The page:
RLC in the Media: Citizen Journalism and Technology: Holding Police to Account

Advances in technology have enabled citizens with portable equipment to record and post incidents of police violence.  These people are commonly referred to as citizen journalists.

Faith Gordon and Hannah Klose report for Monash Lens

Citizen journalism shines a clear light on systemic discrimination and racism, the most high-profile recent example being the death of George Floyd in the United States.

This incident was captured by several citizen journalists, allowing the entire world to see with their own eyes what had occurred.

Aboriginal families in Australia who have been bereaved by the deaths in custody of family members have said that George Floyd’s death should act as a poignant reminder of the systemic issues in Australia.

It's evident that the relationship and trust levels between police officers and young people are often strained, linked to the legacies of "over-policing" in some communities.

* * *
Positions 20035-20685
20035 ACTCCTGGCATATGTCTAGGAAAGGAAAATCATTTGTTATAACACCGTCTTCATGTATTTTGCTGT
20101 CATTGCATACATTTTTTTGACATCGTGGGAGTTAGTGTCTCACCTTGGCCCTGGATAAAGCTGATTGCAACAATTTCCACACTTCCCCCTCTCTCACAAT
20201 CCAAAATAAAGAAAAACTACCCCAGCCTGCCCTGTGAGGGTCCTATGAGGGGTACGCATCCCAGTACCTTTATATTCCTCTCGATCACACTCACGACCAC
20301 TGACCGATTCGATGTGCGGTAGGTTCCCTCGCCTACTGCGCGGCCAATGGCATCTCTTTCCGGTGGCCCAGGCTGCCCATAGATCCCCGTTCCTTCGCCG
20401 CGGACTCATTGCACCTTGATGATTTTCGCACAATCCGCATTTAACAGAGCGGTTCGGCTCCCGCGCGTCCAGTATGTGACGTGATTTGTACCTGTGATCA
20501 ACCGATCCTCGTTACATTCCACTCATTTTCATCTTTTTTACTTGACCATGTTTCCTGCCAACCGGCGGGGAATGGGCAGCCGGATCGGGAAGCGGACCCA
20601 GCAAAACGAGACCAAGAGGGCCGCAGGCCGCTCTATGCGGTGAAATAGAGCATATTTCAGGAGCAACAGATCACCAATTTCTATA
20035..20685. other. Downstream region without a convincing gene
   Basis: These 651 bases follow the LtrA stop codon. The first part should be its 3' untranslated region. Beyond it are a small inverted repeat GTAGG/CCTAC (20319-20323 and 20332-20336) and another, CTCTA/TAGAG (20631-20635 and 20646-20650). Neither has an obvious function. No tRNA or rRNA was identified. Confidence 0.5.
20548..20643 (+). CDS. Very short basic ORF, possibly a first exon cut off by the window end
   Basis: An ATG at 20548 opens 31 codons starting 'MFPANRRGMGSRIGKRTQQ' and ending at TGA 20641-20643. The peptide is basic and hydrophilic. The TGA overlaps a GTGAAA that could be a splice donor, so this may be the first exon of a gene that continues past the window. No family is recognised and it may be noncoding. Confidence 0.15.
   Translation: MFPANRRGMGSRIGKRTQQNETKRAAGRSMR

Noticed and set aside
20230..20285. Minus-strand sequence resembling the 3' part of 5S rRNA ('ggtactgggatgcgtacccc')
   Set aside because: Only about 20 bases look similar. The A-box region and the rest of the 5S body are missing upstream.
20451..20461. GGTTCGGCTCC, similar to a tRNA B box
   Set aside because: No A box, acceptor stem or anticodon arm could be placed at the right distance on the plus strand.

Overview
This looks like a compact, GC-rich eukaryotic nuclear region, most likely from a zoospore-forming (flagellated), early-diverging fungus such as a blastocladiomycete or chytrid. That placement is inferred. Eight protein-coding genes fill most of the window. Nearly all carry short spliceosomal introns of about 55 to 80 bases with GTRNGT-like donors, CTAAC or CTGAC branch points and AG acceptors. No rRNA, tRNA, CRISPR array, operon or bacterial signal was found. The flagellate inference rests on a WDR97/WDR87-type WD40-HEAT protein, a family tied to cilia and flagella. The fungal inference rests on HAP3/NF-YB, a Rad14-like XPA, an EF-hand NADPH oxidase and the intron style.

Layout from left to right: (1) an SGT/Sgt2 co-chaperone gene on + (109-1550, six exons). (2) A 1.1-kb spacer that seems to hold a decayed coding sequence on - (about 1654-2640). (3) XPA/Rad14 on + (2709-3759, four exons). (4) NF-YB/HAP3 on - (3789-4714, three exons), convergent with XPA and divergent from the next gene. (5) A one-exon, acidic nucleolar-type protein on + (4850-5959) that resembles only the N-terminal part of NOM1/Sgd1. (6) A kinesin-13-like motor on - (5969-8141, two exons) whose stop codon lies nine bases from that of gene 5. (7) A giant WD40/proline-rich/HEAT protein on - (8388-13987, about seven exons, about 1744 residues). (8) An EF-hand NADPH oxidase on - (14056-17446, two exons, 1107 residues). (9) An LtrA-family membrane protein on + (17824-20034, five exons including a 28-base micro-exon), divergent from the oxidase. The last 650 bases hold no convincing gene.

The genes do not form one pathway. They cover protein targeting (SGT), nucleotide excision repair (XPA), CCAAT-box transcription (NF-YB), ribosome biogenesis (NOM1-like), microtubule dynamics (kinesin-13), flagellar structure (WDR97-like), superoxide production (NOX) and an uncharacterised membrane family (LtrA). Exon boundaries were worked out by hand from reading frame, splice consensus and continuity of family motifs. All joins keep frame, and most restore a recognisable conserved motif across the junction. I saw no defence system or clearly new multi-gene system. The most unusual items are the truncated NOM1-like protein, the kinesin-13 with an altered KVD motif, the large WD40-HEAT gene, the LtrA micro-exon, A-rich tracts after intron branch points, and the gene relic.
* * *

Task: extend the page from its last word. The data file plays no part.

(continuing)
On 1 June, a Sydney police officer threw a 16-year-old Indigenous boy to the ground by kicking his feet from beneath him, causing him to land face-first on the ground; all evidence of this was captured via mobile phone footage and posted on social media.

Reflecting on this incident, Redfern Legal Centre solicitor Samantha Lee said:

“Aboriginal young people, in particular, are disproportionately policed, not only in New South Wales, but across Australia."

Citizen journalists, investigative journalists and activists are crucial in ensuring that these realities of police-perpetrated violence are exposed. Yet, the advances in communications technologies to mobilise civic action are but one part of a much larger push for much-needed change to systems and practices that perpetuate discrimination and deny transparency, accountability and justice to those most affected.

Read the full story here (Monash University Lens, 30 July 2020)